MSC researchers and their colleagues are studying the impact that patch size has on establishment of Spartina grass in salt marsh restoration, particularly at various inundation levels. The findings that larger patches fare better helps scientists and resource managers to better understand factors affecting success and ecological return on investment.
Associate Professor Jennifer Bowen and a colleague published a paper in Nature Communications on the surprising evolutionary lineages of the common reed, Phragmites australis. Their exciting results have the potential to lead them around the world learning more about native and invasive plant species.
Scientific divers from the MSC recently assisted the Massachusetts Division of Marine Fisheries with an eelgrass restoration project in Salem Sound. Assistant Professor Randall Hughes is also testing the efficacy of using plants sourced from multiple sites to increase eelgrass community resilience.
Assistant Professor Katie Lotterhos and colleagues investigate rockfish population dynamics in Barkley Sound, British Columbia, and suggest that habitat characteristics can influence recruitment.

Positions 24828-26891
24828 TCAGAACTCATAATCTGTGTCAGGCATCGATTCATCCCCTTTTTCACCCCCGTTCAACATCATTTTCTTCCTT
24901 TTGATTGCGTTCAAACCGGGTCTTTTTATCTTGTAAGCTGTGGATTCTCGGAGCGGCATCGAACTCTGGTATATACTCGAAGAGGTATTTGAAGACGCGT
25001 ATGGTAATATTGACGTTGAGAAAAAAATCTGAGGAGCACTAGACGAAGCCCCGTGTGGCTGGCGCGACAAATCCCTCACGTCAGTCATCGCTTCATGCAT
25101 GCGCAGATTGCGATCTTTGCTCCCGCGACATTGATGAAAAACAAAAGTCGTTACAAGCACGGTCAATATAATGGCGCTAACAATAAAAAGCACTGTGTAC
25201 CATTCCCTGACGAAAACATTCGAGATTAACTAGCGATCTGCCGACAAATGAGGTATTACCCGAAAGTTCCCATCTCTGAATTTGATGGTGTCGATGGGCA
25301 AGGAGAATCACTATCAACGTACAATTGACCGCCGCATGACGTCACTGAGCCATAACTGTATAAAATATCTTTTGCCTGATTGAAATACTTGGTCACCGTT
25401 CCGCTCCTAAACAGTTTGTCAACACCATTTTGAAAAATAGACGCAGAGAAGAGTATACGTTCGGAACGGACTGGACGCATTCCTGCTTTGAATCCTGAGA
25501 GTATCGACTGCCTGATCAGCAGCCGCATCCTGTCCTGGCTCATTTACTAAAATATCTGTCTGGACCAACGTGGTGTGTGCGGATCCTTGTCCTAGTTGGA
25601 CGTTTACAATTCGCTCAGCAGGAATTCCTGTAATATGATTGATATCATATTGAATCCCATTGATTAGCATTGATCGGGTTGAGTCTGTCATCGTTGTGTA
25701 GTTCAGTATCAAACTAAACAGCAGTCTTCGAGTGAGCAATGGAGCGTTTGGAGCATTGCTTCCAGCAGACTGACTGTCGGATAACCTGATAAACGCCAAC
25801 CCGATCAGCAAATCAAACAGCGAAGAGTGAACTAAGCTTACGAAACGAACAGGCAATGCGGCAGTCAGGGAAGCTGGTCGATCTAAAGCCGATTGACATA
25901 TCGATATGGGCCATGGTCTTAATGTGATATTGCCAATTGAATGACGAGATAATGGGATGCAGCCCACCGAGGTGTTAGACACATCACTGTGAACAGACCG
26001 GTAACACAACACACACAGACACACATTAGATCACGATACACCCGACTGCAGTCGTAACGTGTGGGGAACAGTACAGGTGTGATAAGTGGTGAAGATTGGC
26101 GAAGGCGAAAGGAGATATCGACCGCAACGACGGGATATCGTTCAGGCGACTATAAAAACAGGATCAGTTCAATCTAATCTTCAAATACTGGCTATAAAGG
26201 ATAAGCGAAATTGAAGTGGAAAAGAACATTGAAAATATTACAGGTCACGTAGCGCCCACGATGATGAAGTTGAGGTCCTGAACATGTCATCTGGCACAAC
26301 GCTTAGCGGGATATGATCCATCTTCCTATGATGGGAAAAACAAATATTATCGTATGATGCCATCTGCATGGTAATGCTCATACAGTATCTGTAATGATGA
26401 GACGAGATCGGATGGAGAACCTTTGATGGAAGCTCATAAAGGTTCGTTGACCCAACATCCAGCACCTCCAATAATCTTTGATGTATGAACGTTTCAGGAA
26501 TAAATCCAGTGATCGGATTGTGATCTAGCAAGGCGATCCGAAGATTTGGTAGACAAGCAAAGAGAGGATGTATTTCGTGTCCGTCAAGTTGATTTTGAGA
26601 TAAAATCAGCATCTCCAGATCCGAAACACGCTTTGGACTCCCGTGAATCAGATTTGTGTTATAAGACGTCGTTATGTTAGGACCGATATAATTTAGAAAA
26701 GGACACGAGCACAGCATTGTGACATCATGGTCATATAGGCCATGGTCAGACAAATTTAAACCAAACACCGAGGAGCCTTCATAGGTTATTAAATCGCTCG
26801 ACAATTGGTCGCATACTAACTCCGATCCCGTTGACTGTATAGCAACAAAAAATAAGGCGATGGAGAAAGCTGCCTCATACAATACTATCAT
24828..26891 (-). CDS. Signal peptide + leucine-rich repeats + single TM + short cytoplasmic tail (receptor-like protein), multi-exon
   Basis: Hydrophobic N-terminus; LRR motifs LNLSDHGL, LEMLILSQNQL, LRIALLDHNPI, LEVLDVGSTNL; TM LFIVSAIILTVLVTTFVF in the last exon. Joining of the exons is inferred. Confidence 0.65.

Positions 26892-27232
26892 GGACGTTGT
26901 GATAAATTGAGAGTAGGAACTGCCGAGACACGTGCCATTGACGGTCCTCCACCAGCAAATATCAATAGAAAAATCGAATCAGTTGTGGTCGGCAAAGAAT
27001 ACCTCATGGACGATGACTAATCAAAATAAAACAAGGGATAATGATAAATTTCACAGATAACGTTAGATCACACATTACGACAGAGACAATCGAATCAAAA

Professor Mark Patterson and colleagues used underwater robots to survey deepwater environments around one of the world’s best-known marine protected areas, the island of Bonaire. A new method was developed using acoustic instruments carried by the robots to quantify the diversity of seafloor types, which allows efficient mapping of areas where new species may be found.
Two of the Evolution, Ecology, and Marine Biology PhD students have been awarded the Graduate Research Fellowship from the National Science Foundation. Recognizing outstanding graduate student, the awards will support three years of research.
As living shorelines have rapidly increased in popularity, the science has matured to a level where the first textbook on the science and practice of living shorelines has been released. Assistant Professor Scyphers has co-authored a book chapter framing the potential benefits of living shorelines for nature and people.
While results of a survey of Florida anglers revealed that potential conflicts with other fisheries may impede shark conservation efforts, most were supportive of both conservation and sustainable fisheries goals. Assistant Professor Steven Scyphers’ work highlights the importance for management of understanding stakeholder attitudes and perceptions.
PhD student Bobby Murphy of the Grabowski Lab shares wisdom from years of catching, studying, and eating prized striped bass.
Stemming from a 2016 international group of scientists where researchers discussed a new framework for understanding the impacts of global change on marine ecosystems, Professor Brian Helmuth and colleagues worked to describes how we can best predict the larger, ecosystem-scale impacts of global change.